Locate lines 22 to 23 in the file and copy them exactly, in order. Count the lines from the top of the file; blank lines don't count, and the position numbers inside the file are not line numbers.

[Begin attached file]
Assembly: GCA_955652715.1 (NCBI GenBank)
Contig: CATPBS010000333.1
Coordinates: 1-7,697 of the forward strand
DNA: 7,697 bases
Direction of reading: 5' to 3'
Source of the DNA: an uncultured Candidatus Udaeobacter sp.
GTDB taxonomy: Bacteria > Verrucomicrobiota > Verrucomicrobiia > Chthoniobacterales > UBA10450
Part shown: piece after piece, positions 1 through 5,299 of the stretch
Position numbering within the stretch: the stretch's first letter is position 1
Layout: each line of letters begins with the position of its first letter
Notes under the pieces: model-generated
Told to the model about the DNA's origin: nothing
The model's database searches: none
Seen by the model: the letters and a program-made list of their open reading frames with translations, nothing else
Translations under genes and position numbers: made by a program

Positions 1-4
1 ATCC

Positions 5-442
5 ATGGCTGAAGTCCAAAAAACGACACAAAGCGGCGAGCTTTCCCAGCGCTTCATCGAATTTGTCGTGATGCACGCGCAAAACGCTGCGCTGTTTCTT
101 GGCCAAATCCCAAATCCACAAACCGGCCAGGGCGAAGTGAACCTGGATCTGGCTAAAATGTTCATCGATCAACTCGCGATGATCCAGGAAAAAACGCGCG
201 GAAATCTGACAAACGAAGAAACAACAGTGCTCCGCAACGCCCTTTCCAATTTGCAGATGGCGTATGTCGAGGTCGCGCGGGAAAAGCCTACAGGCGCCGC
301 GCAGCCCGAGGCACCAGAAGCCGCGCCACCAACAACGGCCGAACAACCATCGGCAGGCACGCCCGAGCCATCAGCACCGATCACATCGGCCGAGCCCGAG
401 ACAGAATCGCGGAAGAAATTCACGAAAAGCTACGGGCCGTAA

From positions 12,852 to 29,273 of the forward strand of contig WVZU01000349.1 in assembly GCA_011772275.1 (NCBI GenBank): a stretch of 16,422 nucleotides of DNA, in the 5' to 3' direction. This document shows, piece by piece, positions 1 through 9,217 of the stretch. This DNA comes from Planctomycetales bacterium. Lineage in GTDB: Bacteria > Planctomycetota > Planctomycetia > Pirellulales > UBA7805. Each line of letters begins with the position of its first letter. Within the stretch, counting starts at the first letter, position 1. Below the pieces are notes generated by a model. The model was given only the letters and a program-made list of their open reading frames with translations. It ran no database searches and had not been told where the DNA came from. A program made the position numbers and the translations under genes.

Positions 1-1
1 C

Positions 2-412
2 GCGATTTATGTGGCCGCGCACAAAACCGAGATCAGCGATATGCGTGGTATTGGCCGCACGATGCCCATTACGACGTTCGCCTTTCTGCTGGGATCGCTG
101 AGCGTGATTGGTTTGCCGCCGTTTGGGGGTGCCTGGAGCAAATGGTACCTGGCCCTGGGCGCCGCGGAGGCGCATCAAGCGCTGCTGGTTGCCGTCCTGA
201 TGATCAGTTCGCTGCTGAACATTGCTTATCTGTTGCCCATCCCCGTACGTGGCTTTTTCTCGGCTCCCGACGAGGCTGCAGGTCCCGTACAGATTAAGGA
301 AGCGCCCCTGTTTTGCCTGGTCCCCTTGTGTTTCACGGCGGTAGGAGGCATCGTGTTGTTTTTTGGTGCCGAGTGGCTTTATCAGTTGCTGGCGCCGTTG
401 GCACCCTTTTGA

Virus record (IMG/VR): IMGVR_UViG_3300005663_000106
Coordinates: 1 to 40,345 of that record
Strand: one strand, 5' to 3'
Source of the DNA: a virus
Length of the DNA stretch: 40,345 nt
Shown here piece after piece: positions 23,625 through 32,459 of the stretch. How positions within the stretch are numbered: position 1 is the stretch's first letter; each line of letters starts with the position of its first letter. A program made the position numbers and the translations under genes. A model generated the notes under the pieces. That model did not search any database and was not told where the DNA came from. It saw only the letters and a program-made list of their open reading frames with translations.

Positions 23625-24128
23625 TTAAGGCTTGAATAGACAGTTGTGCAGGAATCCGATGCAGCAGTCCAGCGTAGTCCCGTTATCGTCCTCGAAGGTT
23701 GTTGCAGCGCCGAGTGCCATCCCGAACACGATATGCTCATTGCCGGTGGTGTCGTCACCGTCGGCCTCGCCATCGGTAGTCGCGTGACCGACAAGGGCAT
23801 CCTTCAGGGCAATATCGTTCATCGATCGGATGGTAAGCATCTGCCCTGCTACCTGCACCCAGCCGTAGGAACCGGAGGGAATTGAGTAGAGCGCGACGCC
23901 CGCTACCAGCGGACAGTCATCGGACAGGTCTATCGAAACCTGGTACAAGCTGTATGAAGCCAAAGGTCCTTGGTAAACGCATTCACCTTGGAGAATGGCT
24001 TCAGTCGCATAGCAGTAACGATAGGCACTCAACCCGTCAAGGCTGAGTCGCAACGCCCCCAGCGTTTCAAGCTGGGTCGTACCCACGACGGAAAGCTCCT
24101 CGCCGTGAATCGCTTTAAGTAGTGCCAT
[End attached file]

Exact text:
301 GCAGCCCGAGGCACCAGAAGCCGCGCCACCAACAACGGCCGAACAACCATCGGCAGGCACGCCCGAGCCATCAGCACCGATCACATCGGCCGAGCCCGAG
401 ACAGAATCGCGGAAGAAATTCACGAAAAGCTACGGGCCGTAA